In the New Year, I hope for safety and health for all. I hope for a return of events such as the World Golf Championships-FedEx St. Jude Invitational and the St. Jude Memphis Marathon Weekend. I hope to attend fundraising events with my St. Jude family. I hope to be able to personally thank donors. I hope for a return of some normalcy.
At St. Jude Children’s Research Hospital, hope is nothing new. Those four letters — H-O-P-E — may as well have been embedded in the cornerstone of the building first opened in 1962. Since then, we’ve seen our share of good times and bad.
And still, we come out on the side of hope.
The past year was something different, though, wasn’t it? The pandemic disrupted the way we conduct business and the way we socialize. So how can one round the corner of a new year still holding tight to optimism?
I look to the children at St. Jude. I look to their parents and siblings, and the doctors and nurses caring for them all. Amid the lows, I celebrate the highs, and there were plenty:
- - Without missing a beat when it comes to our mission of treating and defeating catastrophic pediatric diseases, researchers at St. Jude managed to answer some very important questions and make headway in the fight against the coronavirus.
- - It’s just a moment, really, but when St. Jude patient Cole returns home from treatment to his beloved dog and best friend, Stannis, it acts as a reminder of the impact of our mission.
- - Courtney, a St. Jude sickle cell patient since before birth, finished her first year at Cornell University.
- - Despite the obstacles, Isabella and Pops were able to celebrate an anticipated milestone at St. Jude, their No More Chemo parties — safely and at a distance — to mark the end of treatment.
- - Ten-year-old Quincy called upon his talent and faith to pen a song with an award-winning singer-songwriter, then performed it hours later before an audience of St. Jude supporters.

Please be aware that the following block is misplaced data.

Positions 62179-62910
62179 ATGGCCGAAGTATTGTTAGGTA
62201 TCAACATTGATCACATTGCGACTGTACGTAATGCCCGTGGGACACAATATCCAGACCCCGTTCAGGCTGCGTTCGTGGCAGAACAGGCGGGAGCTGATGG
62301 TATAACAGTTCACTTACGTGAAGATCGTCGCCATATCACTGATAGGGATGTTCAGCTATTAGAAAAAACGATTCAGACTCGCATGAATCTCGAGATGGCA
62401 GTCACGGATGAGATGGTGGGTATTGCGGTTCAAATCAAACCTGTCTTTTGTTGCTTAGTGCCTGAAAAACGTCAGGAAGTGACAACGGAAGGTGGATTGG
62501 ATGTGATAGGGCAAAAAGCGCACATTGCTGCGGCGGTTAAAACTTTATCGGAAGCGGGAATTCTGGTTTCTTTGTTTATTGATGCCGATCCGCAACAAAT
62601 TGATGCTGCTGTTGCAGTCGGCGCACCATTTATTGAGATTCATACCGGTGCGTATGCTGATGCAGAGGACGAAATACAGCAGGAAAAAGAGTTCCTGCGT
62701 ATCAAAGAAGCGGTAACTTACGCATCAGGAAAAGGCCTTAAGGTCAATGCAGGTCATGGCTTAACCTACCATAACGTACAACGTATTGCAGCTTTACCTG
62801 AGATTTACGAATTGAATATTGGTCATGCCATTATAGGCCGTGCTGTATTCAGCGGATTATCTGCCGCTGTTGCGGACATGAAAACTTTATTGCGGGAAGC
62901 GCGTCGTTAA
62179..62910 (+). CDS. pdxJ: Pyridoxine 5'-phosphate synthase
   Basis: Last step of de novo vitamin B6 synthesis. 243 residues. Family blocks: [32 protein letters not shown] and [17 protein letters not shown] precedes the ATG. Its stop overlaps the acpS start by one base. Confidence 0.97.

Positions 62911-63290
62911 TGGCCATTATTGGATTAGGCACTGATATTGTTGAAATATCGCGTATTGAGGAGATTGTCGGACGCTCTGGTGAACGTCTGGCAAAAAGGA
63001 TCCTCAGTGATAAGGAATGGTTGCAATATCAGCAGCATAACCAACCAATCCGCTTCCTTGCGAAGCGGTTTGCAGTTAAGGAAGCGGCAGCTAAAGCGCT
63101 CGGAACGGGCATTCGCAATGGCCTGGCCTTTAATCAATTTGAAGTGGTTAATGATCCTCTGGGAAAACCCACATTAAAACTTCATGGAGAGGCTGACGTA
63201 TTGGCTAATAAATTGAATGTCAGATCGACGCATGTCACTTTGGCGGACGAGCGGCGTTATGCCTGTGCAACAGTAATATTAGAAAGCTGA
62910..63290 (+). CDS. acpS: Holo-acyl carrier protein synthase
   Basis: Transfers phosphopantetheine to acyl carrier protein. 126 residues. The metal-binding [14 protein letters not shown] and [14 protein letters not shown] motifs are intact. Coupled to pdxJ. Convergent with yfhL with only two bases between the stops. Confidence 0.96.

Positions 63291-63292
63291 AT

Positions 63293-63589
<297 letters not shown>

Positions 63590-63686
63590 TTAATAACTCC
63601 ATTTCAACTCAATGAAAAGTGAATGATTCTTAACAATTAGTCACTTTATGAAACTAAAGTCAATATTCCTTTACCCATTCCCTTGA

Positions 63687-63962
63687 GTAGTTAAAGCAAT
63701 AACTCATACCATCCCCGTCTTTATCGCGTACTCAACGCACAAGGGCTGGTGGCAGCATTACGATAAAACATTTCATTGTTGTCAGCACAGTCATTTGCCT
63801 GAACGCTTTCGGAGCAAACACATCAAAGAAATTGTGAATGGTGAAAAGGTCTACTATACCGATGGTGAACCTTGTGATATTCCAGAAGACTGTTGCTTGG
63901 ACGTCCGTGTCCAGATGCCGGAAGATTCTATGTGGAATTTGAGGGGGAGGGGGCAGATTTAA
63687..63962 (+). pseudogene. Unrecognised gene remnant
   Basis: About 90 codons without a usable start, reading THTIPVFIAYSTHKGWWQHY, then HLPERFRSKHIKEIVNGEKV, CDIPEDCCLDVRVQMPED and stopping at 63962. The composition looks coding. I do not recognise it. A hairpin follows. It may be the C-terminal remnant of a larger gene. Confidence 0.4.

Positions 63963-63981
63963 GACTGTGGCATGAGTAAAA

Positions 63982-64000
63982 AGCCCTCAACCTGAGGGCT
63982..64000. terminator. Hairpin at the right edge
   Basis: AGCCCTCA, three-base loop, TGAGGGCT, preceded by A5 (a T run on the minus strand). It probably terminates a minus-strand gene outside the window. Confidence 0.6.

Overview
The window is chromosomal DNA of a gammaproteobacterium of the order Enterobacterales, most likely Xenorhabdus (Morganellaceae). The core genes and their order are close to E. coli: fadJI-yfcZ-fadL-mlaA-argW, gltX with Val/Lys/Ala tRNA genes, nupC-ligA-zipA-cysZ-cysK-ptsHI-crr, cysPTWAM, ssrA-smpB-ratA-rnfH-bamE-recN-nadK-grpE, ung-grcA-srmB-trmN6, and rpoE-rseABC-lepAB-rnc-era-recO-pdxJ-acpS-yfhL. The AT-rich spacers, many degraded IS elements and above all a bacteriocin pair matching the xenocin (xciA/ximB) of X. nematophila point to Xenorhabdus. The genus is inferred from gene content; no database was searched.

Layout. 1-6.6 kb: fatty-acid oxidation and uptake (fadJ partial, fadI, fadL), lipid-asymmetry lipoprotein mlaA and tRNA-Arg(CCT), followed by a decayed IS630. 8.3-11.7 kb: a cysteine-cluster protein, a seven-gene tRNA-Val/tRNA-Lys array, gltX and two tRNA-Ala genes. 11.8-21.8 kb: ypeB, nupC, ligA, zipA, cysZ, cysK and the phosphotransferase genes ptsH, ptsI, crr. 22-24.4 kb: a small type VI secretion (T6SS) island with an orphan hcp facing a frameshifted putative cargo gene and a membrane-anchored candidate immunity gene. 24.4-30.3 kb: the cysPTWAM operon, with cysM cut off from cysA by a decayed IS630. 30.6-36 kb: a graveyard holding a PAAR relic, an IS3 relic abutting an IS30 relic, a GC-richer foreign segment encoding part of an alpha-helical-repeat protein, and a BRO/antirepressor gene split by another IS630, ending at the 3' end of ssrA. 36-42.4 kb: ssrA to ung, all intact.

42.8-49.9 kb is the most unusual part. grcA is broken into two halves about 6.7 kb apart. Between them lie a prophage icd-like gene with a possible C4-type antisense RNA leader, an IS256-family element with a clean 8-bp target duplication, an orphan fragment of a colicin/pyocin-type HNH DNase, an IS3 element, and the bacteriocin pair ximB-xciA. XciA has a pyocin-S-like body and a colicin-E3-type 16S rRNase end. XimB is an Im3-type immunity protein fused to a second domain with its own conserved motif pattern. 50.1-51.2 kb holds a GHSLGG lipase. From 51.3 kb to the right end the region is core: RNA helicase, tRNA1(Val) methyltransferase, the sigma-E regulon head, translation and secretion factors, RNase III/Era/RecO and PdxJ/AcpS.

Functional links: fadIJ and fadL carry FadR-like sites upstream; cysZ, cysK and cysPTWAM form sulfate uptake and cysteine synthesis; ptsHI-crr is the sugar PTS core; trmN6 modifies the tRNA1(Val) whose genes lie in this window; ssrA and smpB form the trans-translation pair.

There is so much hope in each of their stories.
There’s that word again. The one that got us through last year, and the one with which we charge into 2021. Because as difficult and hopeless as 2020 felt at times, you — our supporters, our family — showed us there’s kindness to be found everywhere.
It’s your overwhelming kindness and support that make me optimistic for the year we've begun. A year that will see the new advanced research center open on our campus. This 625,000-square-foot facility will feature the most cutting-edge equipment and technology, and its collaborative spaces will bring together some of the brightest minds in the world to tackle childhood cancer and other life-threatening illnesses.
Throughout this year, we’ll watch as the Domino’s Village — the 140-unit housing facility right on the St. Jude campus — rises from its foundation to eventually be home to families traveling to St. Jude from the world over for, there it is again, hope.
And this year, with your help, we’ll welcome another 8,500-plus kids to St. Jude to receive the best treatment the world has to offer, all at no cost to their families. The research and discoveries coming from our scientists will be shared the world over this year to help tens of thousands more children survive and thrive.
So what’s not to look forward to?
It’s good to see you, 2021. And it’s great to have all of you, our supporters, along, because none of this happens without you. Thank you and God bless.
Richard C. Shadyac Jr. is President and CEO of American Lebanese Syrian Associated Charities, the fundraising and awareness organization for St. Jude Children's Research Hospital.